Purdue University | Indiana CCA

Proceedings 2008

Indiana Certified Crop Adviser Conference


Making Sense of Nitrogen Credits for Corn Production

Increasing nitrogen (N) fertilizer costs make accurate assessment of corn N needs more important than ever. Accurate determination of N fertilizer needs in corn production requires information about the amount of N necessary to optimize yield and estimates of how various factors influence the amounts of N available from non-fertilizer sources. Crediting or accounting for N from previous legume crops and manures is essential where these organic N sources are available. Established forage legumes can contribute most or all of the N needed by a following corn crop, and legume cover crops can provide smaller, but significant amounts of N. Depending on nutrient availability and application rate, manures can also provide the entire corn N requirement. Previously, the N contributions from manures and legumes were often discounted or viewed as “insurance” nutrient inputs; however, current economics makes accurate crediting critical for profitable corn production. Previous crop soybean effects on corn N needs are due to enhanced net N mineralization in soils rather than a direct N contribution from the soybean crop. However, corn following soybean usually requires less fertilizer N than corn following corn. The soybean N effect can best be accounted for using N rate recommendations based on N response trials conducted with corn following soybean and usually averages 30 to 40 lb N/acre. Residue management including tillage and residue removal can affect N availability to corn, but this influence depends on the previous crop. Soybean residue removal or tillage has little or no effect on the soybean N contribution. Where corn follows corn, residue removal and tillage influence soil temperature which, in turn, affects net soil N mineralization. The most difficult N contribution to assess is the amount of available N supplied by the soil (N supplying capability, NSC). This can be a significant component of the corn N supply with more than 50% of the crop N need coming from this source. The emerging maximum return to N (MRTN) method of making corn N rate recommendations based on N response data and the economics of N and corn prices partially accounts for soil NSC since the average NSC is reflected in the corn N response data base used to develop the recommendations. However, the need remains to develop a site-specific technique to predict the amount of available N that the soil will furnish. Various diagnostic tests can also be useful for predicting corn N needs or assessing non-fertilizer N contributions. The presidedress soil nitrate test (PSNT) has been found useful for predicting corn N needs particularly where contributions from legume forages and/or manures are expected. The PSNT critical value (20-25 ppm nitrate-N) in the top foot of soil when corn plants are 6 to 12 inches tall is applicable across a wide geographic area, but the test is influenced by early season soil temperature in northern production areas. Once the amount of fertilizer N needed to optimize yields has been determined, management techniques such as source, timing, and placement of the fertilizer N can influence the effectiveness of the applied N. For example fall-applied N has an average effectiveness 10-15% less than the same amount of N applied in spring, and surface applications of urea-containing fertilizers are subject to losses through ammonia volatilization that can range for 0-25%. Minimizing potential losses though effective use of management practices is key to optimizing economic returns from fertilizer N. .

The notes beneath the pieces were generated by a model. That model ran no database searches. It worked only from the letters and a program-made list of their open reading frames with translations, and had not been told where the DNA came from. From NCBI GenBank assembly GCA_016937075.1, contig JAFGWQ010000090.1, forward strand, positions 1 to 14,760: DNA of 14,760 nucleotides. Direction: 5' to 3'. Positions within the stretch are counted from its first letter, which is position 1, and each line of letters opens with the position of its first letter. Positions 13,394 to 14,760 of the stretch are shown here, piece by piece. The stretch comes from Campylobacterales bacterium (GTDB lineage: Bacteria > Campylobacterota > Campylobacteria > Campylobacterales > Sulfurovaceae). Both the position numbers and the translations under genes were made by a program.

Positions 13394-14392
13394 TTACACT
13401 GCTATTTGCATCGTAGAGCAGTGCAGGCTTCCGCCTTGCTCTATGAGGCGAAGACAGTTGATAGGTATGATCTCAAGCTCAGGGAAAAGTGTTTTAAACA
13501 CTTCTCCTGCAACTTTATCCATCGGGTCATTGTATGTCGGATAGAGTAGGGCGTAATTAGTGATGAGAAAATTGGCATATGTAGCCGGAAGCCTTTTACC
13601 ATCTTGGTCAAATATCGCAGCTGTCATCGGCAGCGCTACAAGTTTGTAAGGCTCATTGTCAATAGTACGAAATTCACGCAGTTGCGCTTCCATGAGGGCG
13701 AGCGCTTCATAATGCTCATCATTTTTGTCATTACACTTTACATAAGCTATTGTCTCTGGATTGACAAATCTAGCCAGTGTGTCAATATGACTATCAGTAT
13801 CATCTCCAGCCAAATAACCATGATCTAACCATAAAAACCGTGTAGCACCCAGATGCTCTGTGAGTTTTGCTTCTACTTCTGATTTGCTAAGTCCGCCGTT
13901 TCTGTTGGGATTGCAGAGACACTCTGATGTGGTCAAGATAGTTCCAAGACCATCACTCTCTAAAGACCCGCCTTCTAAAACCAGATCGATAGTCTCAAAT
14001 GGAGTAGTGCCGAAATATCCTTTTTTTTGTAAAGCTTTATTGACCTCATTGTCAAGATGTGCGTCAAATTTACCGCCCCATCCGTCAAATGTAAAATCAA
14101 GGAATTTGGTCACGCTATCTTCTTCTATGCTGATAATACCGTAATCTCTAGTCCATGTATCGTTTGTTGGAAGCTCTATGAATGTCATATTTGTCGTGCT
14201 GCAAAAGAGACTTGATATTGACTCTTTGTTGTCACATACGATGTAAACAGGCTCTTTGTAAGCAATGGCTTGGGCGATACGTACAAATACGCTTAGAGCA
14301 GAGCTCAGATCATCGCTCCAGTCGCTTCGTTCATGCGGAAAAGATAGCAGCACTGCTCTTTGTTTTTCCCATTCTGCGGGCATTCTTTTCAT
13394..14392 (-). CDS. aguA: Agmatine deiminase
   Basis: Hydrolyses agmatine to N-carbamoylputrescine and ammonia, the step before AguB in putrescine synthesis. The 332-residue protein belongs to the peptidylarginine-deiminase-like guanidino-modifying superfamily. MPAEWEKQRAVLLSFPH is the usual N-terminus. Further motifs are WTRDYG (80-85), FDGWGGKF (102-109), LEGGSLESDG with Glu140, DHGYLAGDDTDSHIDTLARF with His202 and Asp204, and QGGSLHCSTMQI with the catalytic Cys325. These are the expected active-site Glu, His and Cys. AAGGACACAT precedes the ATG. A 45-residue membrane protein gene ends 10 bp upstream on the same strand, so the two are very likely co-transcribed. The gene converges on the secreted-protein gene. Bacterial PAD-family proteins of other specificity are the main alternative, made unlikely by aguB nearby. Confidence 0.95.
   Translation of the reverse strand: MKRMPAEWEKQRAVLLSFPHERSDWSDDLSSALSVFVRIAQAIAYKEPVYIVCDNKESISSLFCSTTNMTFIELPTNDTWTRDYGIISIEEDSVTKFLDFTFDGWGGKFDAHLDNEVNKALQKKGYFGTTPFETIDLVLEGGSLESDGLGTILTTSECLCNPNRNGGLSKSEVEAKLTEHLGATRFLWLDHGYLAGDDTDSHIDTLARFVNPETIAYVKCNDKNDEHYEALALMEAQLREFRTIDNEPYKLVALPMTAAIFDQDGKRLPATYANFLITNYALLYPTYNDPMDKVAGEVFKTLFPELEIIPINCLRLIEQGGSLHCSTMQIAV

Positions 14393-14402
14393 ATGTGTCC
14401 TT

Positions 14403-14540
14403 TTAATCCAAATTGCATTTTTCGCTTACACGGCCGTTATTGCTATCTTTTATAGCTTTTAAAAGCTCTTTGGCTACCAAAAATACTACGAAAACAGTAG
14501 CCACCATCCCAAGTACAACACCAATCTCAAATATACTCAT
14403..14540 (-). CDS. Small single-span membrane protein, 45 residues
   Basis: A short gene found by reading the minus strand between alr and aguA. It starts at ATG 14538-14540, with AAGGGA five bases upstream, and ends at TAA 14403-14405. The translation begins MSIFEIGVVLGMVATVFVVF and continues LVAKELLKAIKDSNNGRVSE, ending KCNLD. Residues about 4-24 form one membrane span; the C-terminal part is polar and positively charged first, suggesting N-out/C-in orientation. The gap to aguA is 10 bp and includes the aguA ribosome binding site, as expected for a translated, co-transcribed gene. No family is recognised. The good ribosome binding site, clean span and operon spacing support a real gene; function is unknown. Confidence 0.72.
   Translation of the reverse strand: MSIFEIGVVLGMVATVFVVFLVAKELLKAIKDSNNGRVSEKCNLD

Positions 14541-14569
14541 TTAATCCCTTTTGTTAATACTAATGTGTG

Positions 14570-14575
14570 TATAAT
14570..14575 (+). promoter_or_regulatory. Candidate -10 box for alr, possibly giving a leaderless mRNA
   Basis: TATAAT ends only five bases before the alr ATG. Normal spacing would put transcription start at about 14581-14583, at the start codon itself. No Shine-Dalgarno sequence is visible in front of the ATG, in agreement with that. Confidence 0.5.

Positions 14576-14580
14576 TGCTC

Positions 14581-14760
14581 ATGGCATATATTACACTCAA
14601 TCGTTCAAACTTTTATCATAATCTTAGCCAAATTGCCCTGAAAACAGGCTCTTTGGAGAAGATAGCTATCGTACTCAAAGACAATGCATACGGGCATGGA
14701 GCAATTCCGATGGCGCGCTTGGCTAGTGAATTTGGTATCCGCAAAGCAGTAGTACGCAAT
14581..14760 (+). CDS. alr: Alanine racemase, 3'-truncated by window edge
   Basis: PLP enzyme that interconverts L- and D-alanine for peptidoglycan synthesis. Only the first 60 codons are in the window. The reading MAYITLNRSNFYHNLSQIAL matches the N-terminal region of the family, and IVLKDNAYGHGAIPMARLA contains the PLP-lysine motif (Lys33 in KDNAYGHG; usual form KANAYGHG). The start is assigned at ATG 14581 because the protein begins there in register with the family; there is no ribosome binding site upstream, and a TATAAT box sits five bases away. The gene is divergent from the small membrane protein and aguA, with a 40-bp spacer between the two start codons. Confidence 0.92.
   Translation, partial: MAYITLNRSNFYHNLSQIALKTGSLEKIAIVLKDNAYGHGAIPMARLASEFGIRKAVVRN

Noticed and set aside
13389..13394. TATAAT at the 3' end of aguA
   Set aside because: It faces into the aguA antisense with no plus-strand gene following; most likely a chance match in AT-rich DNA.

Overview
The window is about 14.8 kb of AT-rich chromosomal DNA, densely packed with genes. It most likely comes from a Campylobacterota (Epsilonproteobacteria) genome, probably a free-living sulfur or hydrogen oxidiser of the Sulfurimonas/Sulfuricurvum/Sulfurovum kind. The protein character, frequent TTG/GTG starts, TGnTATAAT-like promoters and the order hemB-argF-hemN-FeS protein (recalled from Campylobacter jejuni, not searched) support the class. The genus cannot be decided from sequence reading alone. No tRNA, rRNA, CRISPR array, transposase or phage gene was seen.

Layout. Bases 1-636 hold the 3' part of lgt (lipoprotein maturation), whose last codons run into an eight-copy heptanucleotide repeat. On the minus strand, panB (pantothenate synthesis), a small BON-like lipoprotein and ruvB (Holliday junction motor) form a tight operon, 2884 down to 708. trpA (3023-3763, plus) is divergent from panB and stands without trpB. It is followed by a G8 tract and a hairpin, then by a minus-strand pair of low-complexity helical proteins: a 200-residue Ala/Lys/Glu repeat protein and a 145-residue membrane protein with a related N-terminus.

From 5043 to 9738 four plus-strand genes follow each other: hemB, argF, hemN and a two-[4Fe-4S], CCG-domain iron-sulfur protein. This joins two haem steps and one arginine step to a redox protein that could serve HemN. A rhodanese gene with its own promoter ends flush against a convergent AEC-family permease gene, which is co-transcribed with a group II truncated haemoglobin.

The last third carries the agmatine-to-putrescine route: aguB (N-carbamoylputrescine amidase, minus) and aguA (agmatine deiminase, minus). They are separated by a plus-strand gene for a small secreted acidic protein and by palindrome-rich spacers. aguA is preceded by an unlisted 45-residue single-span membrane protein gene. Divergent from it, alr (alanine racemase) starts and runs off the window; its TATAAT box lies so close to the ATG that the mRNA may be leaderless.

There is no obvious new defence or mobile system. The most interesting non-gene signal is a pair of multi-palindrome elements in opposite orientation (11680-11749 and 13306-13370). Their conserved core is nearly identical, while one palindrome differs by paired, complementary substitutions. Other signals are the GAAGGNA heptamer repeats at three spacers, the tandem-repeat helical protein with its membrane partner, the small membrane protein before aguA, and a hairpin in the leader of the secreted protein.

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Larry Bundy Professor Emeritus 
University of Wisconsin-Madison

Larry Bundy is a Professor Emeritus at the University of Wisconsin-Madison. He was a Professor and Extension Soil Scientist for 25 years until retirement in 2007. He conducted research and educational programs on understanding and managing soil and fertilizer nutrients in crop production while minimizing nutrient losses to the environment. His work has emphasized nitrogen and phosphorus management for agronomic and environmental benefits, and he has authored over 65 research publications and over 200 Extension articles. He has received numerous research and extension awards, and he is a fellow of the American Society of Agronomy and the Soil Science Society of America. Before working at the University of Wisconsin, Bundy received B.S. and M.S. degrees form the University of Illinois and a Ph.D. degree in soil chemistry from Iowa State University. Subsequently, he worked for 8 years as a research scientist in the food processing industry.